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Brain Structure and Function

, Volume 223, Issue 2, pp 669–685 | Cite as

The mediating role of cortical thickness and gray matter volume on sleep slow-wave activity during adolescence

  • Aimée Goldstone
  • Adrian R. Willoughby
  • Massimiliano de Zambotti
  • Peter L. Franzen
  • Dongjin Kwon
  • Kilian M. Pohl
  • Adolf Pfefferbaum
  • Edith V. Sullivan
  • Eva M. Müller-Oehring
  • Devin E. Prouty
  • Brant P. Hasler
  • Duncan B. Clark
  • Ian M. Colrain
  • Fiona C. Baker
Original Article

Abstract

During the course of adolescence, reductions occur in cortical thickness and gray matter (GM) volume, along with a 65% reduction in slow-wave (delta) activity during sleep (SWA) but empirical data linking these structural brain and functional sleep differences, is lacking. Here, we investigated specifically whether age-related differences in cortical thickness and GM volume and cortical thickness accounted for the typical age-related difference in slow-wave (delta) activity (SWA) during sleep. 132 healthy participants (age 12–21 years) from the National Consortium on Alcohol and NeuroDevelopment in Adolescence study were included in this cross-sectional analysis of baseline polysomnographic, electroencephalographic, and magnetic resonance imaging data. By applying mediation models, we identified a large, direct effect of age on SWA in adolescents, which explained 45% of the variance in ultra-SWA (0.3–1 Hz) and 52% of the variance in delta-SWA (1 to <4 Hz), where SWA was lower in older adolescents, as has been reported previously. In addition, we provide evidence that the structure of several, predominantly frontal, and parietal brain regions, partially mediated this direct age effect, models including measures of brain structure explained an additional 3–9% of the variance in ultra-SWA and 4–5% of the variance in delta-SWA, with no differences between sexes. Replacing age with pubertal status in models produced similar results. As reductions in GM volume and cortical thickness likely indicate synaptic pruning and myelination, these results suggest that diminished SWA in older, more mature adolescents may largely be driven by such processes within a number of frontal and parietal brain regions.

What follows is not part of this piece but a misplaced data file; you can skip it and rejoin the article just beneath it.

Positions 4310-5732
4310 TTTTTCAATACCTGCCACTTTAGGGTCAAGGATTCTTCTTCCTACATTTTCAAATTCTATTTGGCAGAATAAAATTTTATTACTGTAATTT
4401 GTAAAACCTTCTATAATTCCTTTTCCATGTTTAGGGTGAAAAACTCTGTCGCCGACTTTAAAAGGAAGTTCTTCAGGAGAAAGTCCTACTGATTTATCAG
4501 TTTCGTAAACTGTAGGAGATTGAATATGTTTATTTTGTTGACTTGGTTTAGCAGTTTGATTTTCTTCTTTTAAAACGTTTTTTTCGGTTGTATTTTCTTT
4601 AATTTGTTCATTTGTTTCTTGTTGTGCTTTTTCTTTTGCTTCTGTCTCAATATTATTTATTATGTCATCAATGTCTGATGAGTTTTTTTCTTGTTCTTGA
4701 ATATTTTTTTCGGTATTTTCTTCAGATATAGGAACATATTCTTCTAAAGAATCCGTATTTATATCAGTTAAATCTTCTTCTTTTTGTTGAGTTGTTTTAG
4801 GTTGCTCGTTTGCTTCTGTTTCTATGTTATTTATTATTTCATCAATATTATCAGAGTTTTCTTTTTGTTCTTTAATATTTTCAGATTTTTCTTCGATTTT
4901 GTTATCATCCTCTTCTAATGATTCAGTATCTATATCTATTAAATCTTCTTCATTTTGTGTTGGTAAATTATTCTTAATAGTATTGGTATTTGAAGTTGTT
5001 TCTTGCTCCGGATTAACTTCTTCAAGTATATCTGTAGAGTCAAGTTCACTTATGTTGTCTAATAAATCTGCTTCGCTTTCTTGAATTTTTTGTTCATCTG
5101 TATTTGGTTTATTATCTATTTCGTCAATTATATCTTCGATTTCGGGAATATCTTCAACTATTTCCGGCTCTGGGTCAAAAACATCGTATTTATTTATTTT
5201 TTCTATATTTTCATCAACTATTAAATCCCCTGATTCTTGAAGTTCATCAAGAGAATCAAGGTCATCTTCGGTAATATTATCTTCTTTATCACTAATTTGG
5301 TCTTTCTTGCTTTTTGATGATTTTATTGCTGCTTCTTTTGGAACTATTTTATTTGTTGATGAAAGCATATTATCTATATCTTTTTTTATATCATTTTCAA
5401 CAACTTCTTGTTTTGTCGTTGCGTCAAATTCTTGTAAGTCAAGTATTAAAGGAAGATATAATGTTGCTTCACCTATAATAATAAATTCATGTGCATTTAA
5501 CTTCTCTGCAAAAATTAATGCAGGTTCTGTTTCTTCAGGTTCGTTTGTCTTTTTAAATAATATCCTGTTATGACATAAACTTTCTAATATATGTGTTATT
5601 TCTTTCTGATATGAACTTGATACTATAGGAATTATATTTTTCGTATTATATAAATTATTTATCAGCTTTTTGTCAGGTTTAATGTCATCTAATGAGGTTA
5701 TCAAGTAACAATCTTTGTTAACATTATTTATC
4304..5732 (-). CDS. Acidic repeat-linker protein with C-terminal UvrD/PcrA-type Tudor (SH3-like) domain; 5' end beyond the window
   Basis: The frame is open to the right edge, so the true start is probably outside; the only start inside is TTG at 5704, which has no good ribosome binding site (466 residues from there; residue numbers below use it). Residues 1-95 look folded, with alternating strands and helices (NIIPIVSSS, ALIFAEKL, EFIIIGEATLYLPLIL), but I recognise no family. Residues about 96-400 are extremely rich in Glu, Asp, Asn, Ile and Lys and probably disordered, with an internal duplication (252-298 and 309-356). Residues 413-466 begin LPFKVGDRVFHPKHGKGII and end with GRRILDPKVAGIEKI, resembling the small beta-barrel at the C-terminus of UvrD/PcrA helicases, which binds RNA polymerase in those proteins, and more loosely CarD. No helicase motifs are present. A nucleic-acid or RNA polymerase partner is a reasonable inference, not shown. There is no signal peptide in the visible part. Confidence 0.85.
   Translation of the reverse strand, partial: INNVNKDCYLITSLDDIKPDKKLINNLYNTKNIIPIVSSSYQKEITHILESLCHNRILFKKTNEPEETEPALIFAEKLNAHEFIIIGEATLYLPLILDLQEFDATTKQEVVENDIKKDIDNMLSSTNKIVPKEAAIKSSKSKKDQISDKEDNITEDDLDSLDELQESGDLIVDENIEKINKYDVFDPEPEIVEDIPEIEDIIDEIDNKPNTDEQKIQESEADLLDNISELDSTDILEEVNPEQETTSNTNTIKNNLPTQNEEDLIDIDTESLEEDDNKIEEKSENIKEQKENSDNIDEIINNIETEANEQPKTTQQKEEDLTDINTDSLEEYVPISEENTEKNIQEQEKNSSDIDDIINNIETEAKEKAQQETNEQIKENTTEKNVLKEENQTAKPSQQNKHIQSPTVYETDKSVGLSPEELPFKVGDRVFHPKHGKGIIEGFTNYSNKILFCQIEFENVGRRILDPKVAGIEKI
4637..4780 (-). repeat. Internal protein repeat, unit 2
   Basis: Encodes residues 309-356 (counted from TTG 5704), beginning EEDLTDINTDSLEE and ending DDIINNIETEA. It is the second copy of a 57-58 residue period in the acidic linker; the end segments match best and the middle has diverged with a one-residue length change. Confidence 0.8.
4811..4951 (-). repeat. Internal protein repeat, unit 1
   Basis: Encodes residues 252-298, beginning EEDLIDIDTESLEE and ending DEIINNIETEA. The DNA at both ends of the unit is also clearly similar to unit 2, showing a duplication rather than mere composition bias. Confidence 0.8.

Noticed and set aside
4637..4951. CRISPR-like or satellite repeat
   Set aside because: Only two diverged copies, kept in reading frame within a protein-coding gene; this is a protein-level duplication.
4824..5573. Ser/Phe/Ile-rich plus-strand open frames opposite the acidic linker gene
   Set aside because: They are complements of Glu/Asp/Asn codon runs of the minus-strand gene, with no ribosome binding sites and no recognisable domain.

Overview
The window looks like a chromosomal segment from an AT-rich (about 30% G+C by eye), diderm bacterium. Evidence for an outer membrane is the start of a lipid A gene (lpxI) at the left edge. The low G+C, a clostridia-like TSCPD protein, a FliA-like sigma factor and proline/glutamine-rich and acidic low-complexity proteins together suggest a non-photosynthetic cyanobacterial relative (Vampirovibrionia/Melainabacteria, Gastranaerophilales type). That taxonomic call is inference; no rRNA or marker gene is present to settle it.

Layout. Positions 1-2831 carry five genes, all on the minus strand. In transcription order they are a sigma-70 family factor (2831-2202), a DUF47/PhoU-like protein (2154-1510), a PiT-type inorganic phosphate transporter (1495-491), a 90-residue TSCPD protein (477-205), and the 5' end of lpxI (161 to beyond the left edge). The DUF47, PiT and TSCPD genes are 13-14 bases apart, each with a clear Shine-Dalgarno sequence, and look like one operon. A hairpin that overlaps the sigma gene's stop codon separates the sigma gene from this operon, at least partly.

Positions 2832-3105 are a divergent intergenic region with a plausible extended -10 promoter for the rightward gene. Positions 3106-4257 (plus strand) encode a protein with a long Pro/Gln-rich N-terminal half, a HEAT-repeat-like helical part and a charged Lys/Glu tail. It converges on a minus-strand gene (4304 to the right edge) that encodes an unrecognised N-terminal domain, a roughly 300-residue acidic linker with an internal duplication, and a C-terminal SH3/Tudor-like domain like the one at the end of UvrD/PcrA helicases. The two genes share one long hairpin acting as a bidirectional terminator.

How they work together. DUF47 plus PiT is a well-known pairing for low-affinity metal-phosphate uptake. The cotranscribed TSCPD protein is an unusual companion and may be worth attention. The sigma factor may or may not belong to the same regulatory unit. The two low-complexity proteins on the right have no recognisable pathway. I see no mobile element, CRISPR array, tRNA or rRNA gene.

Keywords

Slow-wave activity Adolescence Cortical development Sleep 

Notes

Acknowledgements

The content is solely the responsibility of the authors and does not necessarily represent the official views of the National Institutes of Health. We thank our lab manager, Stephanie Claudatos, and research assistants, David Dresser, David Sugarbaker, Justin Greco, Sarah Inkelis, Lena Kardos, Devika Nair, and Leonardo Rosas, for their effort in collecting data for this project, and all research participants.

Compliance with ethical standards

Conflict of interest

FCB and MdZ have received research grants from Fitbit Inc., Ebb Inc., and International Flavors and Fragrances Inc.

Financial statement

This study was supported by the National Consortium on Alcohol and NeuroDevelopment in Adolescence (NCANDA); grants: AA021690 (DBC), AA021697 (AP + KMP), AA021697-04S1 (KMP), AA021696 (IMC + FCB) and AA021695 (NCANDA Admin).

Supplementary material

429_2017_1509_MOESM1_ESM.docx (19 kb)
Supplementary material 1 (DOCX 18 kb)

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Copyright information

© Springer-Verlag GmbH Germany 2017

Authors and Affiliations

  • Aimée Goldstone
    • 1
  • Adrian R. Willoughby
    • 1
  • Massimiliano de Zambotti
    • 1
  • Peter L. Franzen
    • 2
  • Dongjin Kwon
    • 1
    • 3
  • Kilian M. Pohl
    • 1
    • 3
  • Adolf Pfefferbaum
    • 1
    • 3
  • Edith V. Sullivan
    • 3
  • Eva M. Müller-Oehring
    • 1
    • 3
  • Devin E. Prouty
    • 1
  • Brant P. Hasler
    • 2
  • Duncan B. Clark
    • 2
  • Ian M. Colrain
    • 1
    • 4
  • Fiona C. Baker
    • 1
    • 5
  1. 1.Centre for Health SciencesSRI InternationalMenlo ParkUSA
  2. 2.University of Pittsburgh School of MedicinePittsburghUSA
  3. 3.Department of Psychiatry and Behavioral SciencesStanford University School of MedicineStanfordUSA
  4. 4.Melbourne School of Psychological SciencesUniversity of MelbourneParkvilleAustralia
  5. 5.Brain Function Research Group, School of PhysiologyUniversity of WitwatersrandJohannesburgSouth Africa

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